creative

Three things to do before you leave on a Friday afternoon

It’s nearly time to packup and leave for another weekend, but here are three things to do before you power down the laptop and head off tonight.

1) Write down 3 things to do on Monday before lunch

Write a list of the three key things you want to achieve on Monday morning so you can arrive at work and get stuck into it. Try and include at least one job you’ve been avoiding (like returning that phone call you’ve been putting off) and one fun one like updating your Twitter profile. Then when Monday comes focus on finishing that list and head out on your lunchbreak feeling like you’re already ahead.

2) Give yourself one weekend task

Weekends are a great time to knock off a few items on your todo list as well. Except try choosing  those tasks you can do on the floor in front of the TV or at the table with a cold beer eg: sorting out your receipts, installing updates on your laptop, clearing out your work bag or watching that TED video that you never had time for all week.

3) Reflect on the week

Thirdly, take a second to think back on the week and try and remember one thing you did really well and one thing you did really badly. Recounting these sorts of experiences really helps train yourself to improve when you have made mistakes and leverage of good experiences when you have done something great.

But most of all, weekends are for making the most of the time with friends and family, so you can come back on Monday morning refreshed and re-energised.

Have a great one!

Our top 5 web design tips for new websites

We’re going to assume you’ve got your branding and look & feel sorted – we’re not here to tell you how to come up with the actual design of your site. But from a technology point of view if you’re embarking on a new web design project either yourself or through an agency here are our top 5 tips to help get the most from your new layout:

Web Design Tip 1: Think like a search engine

Page titles, meta descriptions and content are key when it comes to Search Engine Optimisation but so is layout. Looking at your design from a search engine perspective is often a good way to pickup issues before you head into the development phase.

Is your navigation easy to find, text based and not reliant on any scripts like Javascript? Will all images have accompanying text that a search engine can read? Do article pages have clear headers at the top of the content? Have you, on every page you’re building (including the homepage) at some point described what the page is about? Think relevance. The more relevant a search engine sees your page to the content you’re trying to optimise for, the better you will fare.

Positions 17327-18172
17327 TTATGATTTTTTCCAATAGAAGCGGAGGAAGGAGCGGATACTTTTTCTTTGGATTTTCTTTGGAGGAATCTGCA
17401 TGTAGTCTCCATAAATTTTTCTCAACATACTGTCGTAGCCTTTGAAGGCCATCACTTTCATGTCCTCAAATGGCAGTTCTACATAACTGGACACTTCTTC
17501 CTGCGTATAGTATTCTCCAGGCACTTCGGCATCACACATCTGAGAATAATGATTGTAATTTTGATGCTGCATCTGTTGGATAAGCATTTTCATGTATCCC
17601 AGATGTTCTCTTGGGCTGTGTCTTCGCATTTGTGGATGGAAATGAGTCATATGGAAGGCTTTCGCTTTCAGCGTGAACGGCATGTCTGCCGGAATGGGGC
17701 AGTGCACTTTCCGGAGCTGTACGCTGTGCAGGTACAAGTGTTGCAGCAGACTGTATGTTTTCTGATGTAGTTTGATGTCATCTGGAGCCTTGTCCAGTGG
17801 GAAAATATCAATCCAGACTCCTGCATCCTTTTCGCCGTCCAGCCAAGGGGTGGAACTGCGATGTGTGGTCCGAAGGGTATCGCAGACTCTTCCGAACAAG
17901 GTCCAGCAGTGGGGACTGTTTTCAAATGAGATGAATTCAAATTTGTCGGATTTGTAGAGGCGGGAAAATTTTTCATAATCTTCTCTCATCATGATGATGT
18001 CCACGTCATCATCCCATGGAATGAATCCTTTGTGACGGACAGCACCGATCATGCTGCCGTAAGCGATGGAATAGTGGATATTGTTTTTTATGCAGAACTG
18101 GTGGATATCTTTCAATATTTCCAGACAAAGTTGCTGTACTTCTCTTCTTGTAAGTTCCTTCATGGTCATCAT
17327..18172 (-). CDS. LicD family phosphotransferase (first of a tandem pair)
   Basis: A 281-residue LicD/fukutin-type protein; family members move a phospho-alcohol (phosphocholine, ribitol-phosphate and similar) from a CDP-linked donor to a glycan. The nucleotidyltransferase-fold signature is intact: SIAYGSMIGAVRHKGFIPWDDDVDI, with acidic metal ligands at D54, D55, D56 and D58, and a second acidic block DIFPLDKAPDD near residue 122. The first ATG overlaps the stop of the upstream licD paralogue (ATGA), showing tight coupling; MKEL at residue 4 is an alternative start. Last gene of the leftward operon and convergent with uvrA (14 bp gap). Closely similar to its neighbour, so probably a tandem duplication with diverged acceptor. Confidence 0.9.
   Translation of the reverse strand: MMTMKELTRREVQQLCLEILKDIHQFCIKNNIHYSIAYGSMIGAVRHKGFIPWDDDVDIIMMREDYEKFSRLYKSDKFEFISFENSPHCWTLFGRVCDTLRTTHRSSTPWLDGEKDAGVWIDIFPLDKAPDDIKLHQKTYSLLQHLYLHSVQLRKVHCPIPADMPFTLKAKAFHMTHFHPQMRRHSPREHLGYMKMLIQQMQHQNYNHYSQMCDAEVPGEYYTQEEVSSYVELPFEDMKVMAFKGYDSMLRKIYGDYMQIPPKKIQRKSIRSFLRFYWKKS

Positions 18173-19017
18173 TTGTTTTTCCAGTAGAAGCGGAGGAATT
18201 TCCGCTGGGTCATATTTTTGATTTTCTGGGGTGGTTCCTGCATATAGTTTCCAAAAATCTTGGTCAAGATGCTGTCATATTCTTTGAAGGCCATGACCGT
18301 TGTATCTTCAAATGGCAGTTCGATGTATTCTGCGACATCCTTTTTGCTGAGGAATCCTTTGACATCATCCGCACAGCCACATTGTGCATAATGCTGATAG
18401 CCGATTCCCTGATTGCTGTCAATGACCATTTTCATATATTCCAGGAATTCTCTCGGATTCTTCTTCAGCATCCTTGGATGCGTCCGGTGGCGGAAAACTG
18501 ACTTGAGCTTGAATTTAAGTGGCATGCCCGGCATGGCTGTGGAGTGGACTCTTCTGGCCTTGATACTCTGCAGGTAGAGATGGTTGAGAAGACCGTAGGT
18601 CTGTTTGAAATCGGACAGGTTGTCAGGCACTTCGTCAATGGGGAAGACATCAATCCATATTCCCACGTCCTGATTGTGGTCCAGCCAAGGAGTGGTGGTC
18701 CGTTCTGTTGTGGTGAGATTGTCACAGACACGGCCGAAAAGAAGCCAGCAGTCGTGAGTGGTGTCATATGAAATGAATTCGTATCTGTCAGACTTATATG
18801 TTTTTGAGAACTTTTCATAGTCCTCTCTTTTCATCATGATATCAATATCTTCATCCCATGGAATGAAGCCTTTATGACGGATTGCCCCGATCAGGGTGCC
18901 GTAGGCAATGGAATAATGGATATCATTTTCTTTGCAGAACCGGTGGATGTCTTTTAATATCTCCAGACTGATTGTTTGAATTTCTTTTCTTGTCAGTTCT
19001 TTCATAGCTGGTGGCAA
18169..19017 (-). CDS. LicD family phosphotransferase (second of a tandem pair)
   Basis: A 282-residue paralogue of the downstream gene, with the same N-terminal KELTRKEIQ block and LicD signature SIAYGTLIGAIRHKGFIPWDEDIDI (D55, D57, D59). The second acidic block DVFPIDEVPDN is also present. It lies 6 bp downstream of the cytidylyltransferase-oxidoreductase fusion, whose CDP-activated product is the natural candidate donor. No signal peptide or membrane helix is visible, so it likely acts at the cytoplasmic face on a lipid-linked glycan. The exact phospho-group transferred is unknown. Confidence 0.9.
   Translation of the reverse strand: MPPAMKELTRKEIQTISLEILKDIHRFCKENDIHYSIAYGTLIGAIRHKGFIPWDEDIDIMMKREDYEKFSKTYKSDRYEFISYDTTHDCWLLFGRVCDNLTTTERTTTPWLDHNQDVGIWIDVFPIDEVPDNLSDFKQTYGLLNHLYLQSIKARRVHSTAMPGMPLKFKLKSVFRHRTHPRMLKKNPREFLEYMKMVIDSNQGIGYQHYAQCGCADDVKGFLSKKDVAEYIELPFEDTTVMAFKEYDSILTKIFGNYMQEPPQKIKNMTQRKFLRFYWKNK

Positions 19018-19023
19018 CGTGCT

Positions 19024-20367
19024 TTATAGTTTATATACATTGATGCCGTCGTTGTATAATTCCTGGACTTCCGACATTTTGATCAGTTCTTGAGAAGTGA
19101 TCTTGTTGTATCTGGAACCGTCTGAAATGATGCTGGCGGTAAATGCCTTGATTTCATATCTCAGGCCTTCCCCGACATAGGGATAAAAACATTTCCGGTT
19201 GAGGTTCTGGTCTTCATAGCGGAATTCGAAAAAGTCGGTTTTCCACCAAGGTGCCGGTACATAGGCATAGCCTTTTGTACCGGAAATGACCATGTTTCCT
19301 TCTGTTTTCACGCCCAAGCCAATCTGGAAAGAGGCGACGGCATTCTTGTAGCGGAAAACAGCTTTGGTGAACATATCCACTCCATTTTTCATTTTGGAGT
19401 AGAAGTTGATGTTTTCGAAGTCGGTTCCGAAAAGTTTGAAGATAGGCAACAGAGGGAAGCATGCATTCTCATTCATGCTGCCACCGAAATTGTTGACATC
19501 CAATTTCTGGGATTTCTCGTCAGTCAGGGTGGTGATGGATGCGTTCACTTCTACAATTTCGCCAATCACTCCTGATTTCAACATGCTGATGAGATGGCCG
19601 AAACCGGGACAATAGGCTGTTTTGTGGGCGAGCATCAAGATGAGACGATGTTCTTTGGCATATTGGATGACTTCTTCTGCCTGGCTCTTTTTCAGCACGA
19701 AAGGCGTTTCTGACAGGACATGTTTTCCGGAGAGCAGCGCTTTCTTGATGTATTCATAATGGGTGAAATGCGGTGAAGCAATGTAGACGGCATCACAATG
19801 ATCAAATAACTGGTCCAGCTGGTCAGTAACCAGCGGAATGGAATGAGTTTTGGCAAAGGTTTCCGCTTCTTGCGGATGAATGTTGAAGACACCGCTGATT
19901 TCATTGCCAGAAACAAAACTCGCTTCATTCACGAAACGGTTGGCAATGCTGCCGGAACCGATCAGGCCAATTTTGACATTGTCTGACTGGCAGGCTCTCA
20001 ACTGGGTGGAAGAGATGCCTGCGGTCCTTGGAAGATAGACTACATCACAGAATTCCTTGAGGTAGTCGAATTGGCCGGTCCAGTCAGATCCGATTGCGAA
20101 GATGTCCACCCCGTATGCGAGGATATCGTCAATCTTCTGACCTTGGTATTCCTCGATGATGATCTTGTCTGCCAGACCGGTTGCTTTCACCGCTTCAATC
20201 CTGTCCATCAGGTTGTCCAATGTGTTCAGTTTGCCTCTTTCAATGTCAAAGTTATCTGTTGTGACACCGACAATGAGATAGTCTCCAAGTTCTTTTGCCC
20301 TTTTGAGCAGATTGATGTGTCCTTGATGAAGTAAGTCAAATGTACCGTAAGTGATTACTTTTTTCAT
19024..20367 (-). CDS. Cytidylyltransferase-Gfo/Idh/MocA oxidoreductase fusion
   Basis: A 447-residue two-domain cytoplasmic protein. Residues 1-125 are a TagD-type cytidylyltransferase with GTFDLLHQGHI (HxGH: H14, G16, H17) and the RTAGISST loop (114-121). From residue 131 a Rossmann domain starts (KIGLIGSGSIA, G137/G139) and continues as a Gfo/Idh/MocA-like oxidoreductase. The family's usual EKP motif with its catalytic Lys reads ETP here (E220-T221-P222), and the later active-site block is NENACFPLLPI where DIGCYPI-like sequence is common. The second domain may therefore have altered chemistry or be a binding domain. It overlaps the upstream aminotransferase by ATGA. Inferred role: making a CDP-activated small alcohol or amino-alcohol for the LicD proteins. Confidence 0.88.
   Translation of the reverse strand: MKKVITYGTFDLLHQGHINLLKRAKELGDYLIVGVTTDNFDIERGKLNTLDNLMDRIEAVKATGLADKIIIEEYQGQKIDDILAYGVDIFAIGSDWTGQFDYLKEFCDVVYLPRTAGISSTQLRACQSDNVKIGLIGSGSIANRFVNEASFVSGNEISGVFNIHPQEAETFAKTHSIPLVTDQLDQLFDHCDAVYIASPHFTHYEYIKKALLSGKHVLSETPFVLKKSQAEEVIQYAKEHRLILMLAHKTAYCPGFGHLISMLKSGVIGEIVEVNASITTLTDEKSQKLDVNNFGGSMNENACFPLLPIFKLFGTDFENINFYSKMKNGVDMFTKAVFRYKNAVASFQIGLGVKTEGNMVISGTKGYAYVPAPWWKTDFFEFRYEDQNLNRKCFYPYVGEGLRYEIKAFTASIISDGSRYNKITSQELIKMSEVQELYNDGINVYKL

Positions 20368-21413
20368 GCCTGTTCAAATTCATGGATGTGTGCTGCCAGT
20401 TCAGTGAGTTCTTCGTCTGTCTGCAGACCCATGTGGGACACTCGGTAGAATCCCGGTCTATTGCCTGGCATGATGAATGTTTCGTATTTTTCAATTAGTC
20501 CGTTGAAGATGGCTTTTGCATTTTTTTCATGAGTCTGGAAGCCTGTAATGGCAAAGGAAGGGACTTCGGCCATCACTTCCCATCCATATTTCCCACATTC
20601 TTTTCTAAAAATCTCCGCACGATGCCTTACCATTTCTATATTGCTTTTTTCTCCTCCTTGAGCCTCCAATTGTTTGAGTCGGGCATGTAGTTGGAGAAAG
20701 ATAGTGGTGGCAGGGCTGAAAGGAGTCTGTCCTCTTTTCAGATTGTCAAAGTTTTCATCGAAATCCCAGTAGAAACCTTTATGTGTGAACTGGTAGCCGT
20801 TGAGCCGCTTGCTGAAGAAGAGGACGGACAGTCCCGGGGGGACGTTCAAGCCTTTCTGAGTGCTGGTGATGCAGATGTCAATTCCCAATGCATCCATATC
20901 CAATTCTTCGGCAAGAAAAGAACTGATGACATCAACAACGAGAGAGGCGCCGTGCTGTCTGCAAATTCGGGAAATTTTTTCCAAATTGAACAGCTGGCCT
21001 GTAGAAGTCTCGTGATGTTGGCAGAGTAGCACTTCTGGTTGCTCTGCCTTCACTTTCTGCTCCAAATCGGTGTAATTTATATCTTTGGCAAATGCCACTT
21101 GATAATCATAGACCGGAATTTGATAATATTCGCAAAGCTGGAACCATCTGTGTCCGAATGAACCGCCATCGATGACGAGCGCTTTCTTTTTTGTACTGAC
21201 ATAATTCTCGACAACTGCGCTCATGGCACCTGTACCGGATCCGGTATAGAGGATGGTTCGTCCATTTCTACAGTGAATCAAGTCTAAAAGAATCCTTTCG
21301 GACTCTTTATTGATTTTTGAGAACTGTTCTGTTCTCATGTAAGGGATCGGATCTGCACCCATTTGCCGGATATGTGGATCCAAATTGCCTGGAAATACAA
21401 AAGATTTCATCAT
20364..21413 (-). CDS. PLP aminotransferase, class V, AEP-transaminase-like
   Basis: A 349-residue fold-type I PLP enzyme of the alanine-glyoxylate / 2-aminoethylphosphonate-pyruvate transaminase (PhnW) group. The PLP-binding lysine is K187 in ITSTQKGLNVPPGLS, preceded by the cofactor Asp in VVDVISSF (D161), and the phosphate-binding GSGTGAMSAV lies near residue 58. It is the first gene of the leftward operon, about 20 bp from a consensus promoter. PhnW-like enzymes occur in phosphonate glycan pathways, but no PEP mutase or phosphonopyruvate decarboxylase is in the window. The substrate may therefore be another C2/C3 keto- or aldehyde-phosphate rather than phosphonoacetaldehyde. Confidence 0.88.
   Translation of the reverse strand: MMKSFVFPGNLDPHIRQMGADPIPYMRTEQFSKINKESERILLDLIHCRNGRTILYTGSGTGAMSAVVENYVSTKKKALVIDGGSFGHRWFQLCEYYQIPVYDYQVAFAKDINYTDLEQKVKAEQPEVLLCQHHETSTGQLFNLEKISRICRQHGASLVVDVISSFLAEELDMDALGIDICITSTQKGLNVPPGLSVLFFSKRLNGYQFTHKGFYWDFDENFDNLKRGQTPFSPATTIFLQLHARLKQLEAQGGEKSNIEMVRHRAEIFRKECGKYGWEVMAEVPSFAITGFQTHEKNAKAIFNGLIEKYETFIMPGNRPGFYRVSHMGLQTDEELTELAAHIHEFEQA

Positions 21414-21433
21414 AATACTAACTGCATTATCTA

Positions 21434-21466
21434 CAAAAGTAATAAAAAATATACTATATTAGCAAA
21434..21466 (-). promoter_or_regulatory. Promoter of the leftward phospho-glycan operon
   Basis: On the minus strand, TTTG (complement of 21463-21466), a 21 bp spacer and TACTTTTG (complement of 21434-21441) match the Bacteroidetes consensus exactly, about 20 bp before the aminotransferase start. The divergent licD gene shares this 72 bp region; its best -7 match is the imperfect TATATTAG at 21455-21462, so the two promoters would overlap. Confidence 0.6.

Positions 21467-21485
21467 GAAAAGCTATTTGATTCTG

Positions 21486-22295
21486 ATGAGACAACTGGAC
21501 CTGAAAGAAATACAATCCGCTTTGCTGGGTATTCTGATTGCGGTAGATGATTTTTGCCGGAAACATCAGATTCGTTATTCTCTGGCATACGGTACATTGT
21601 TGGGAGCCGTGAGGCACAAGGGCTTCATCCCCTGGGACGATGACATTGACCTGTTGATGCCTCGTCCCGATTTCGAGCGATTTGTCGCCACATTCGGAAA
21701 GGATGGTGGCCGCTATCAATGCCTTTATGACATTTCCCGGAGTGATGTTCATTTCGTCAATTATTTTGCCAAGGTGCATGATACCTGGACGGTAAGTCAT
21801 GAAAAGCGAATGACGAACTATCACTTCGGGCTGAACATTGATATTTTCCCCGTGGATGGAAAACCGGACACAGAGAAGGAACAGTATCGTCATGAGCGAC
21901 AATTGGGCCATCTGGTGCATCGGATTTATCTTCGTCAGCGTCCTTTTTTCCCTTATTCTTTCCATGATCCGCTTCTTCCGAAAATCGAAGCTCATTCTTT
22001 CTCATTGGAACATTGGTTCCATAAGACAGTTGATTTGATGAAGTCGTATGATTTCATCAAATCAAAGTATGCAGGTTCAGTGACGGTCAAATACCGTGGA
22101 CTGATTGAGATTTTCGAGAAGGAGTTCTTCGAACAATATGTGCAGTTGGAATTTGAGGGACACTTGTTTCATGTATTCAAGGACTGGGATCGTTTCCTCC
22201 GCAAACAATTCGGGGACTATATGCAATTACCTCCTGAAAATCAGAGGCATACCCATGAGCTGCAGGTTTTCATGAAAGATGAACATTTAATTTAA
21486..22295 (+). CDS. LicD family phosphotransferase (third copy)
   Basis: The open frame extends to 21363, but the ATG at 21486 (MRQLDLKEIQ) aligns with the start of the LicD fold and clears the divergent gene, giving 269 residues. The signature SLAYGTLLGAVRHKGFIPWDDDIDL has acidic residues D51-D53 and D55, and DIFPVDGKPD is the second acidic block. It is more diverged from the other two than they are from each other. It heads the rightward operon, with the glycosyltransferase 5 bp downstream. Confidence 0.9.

Web Design Tip 2: Try it on a tablet (and a phone)

Once you’ve got a layout save it as a JPG and load it on your tablet. See how it looks, is it easy to read the text at that size? Are navigation elements going to be easy to tap on? Now do the same on a smartphone. How does it look?

This is the time to confirm if you are going to commission a responsive design template or optimised views for mobile users. And if not, why not? It’s not too late to change your mind at this stage of the process before development has started.

This is also the time that you can have a final sanity check to make sure you’re not loading any components like Flash or applets that might not run on tablet devices at all. If your web dev agency is recommending them make sure they have a very very good reason for doing so.

Ideally, do this step right at the beginning of the project. We often take wireframe sketches and load them on an iPad to make sure we’ve got things like image spacing, line lengths, navigation options and general layout correct before opening up Photoshop. It’s very quick to do and can save you a lot of time in the future.

Web Design Tip 3: Show your kids

Show your website to your kids (unless you’re developing the next version of Playboy.com) and ask them what they think it’s about. I believe that if you can’t explain an idea to a 6-year old then you don’t have a proper grasp on the idea at all. The same goes for design. If kids don’t get what you’re trying to sell or do through a quick glance at the design, might your customers have the same problem?

Web Design Tip 4: Faster is better

Take a look at your design and start counting out all of the items that you think will take longer to load, that’s things like pictures or videos or promo panels or animations, etc. If you get to 5 or more then stop and consider how this might affect how website will load. Page loading speeds aren’t just important for a good user experience they’re also considered by Search Engines when ranking your site. So make sure your pages will load as quickly as they can.

Web Design Tip 5: Do you really need all those social media icons?

Finally, does your layout have Facebook, Twitter, Google+, YouTube (and so on…) icons on it? If yes, do you really need them on there. Yes you want to grow your likes and followers, but are there better ways to do this? Could you put your icons in the footer rather than up in your header? (That’s the first place I look, and it doesn’t affect the design nearly as much). Could you add them to your “contact us” page instead? Do you really need that big Facebook like box on there or are there better uses of that space on your site? For bigger brands, do you actually need to tell customers you are on Facebook or could they work that out for themselves?

What are your top tips in the Design phase of a project? Let us know your thoughts below.